6 ways to have a happy holiday with teenagers
Holidaying with teenagers can sometimes be tricky – if you’re not careful you can come back exhausted, having spent the whole time trying to find ways to put a smile on their face. But, as Chris Clarkson, Managing Director of online travel agency sunshine.co.uk explains, it may not be as complex as it seems…
1. Look at things from their point of view
If you haven’t booked yet, sit down and talk about what their – and your – idea of the perfect family holiday would be, taking younger children into consideration too, and then work out from there what and where you should book. Try to remember when you were their age and what you would have wanted from a family holiday, or what made a past family holiday particularly good, then do your best to find somewhere that meets at least one of everyone’s requirements. If you’ve already booked, it’s still worth sitting down and having a chat about everyone’s ‘hopes’ for the trip – forewarned is forearmed.
2. Explain your budget
If your teen is of the mindset that money is no object on this holiday of yours, but that certainly isn’t the case, gently make them aware of this so that you can manage their expectations. Let them know how hard you had to work to save the money for the holiday and they may just be that bit more appreciative. You could also suggest they look for a holiday job so they can save their own money up too, if they want new holiday clothes, say.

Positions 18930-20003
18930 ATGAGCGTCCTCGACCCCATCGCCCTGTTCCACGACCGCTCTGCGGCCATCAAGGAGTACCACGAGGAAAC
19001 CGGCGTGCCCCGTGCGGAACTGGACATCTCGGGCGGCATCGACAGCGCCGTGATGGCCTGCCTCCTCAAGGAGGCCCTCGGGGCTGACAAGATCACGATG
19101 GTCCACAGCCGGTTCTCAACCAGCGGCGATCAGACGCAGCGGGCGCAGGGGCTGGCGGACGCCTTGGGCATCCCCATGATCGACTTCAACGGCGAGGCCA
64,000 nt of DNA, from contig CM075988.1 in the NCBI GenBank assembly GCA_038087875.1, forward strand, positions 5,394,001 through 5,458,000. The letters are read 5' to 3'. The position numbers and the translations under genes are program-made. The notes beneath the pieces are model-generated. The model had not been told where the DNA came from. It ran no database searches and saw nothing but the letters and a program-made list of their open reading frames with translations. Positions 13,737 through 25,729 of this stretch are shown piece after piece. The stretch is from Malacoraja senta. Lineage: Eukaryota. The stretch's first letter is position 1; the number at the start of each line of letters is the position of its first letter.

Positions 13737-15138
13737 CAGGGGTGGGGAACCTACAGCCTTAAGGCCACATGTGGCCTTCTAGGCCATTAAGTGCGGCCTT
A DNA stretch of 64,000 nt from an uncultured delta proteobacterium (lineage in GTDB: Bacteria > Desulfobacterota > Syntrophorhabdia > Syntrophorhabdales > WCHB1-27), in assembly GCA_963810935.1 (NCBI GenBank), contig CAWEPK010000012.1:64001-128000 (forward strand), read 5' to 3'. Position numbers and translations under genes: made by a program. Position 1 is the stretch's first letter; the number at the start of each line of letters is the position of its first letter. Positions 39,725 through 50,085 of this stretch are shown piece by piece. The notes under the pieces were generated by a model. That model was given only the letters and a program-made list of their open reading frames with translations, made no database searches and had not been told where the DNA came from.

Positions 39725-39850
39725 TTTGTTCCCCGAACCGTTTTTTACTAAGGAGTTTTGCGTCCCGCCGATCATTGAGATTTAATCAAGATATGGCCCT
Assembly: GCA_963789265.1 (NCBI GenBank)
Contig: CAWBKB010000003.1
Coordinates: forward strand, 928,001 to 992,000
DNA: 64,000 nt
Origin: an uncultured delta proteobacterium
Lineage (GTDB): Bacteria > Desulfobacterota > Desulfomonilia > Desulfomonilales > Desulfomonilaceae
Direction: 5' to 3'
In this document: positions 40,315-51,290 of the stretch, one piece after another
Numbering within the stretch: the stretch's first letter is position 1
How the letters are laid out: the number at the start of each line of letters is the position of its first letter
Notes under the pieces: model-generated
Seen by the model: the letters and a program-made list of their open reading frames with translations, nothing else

3. Give them space
Just as you might not want to spend every minute of the holiday with your teenager, they most definitely won’t want to spend all of their time with you, so give them some freedom (within reason, of course). Let them go to the older kids’ clubs or activities if they want to and ask them how they want to spend some of the holiday to ensure that they are doing things they will love as well. Talk with them as an adult about acceptable boundaries to where they can roam, curfews and behaviour. If they help make ‘the rules’ they may be less likely to break them!
4. Make friends
Your teen will probably be hoping to make some friends on holiday that they can hang out with, yet teens are notoriously shy/too cool to make the first approach. So make an effort to get chatting to other families with children similar in age to yours and hopefully this will help them get the conversation going. But don’t embarrass them, whooping ‘what have you two been up to?’ when your son and his blushing new female friend emerge from the games room. They’ve probably been playing Ping-Pong in awkward silence.
5. Be considerate
Although you may have big plans to visit every museum in the local vicinity and that market trip excursion may have caught your eye, try to book some experiences that your teen will appreciate too. Don’t just drag them along to all the things you want to do and expect them to be happy with it. Remember that they might fancy something a bit more activity-based, like a trip to the local water park or a day doing water sports at the nearest beach. Holidays with teens are about give and take, so make sure there’s a good balance of the things you want to do and the things they want to do. That way, they won’t mind as much when they have to come along on one of your preferred trips if they know they have something to look forward to.
6. Go easier on them
Try to let a few of your home rules go out of the window when on holiday with your teenager. For example, if they don’t make their bed properly and their space in the hotel room or accommodation is a bit of a tip, don’t stress too much. Holidays are the one time of year when you can afford to be more lenient, especially if you have someone popping into your room every day to give it the once over. We’re not suggesting that you don’t let them lift a finger, but cut them a bit of slack, you are on holiday after all!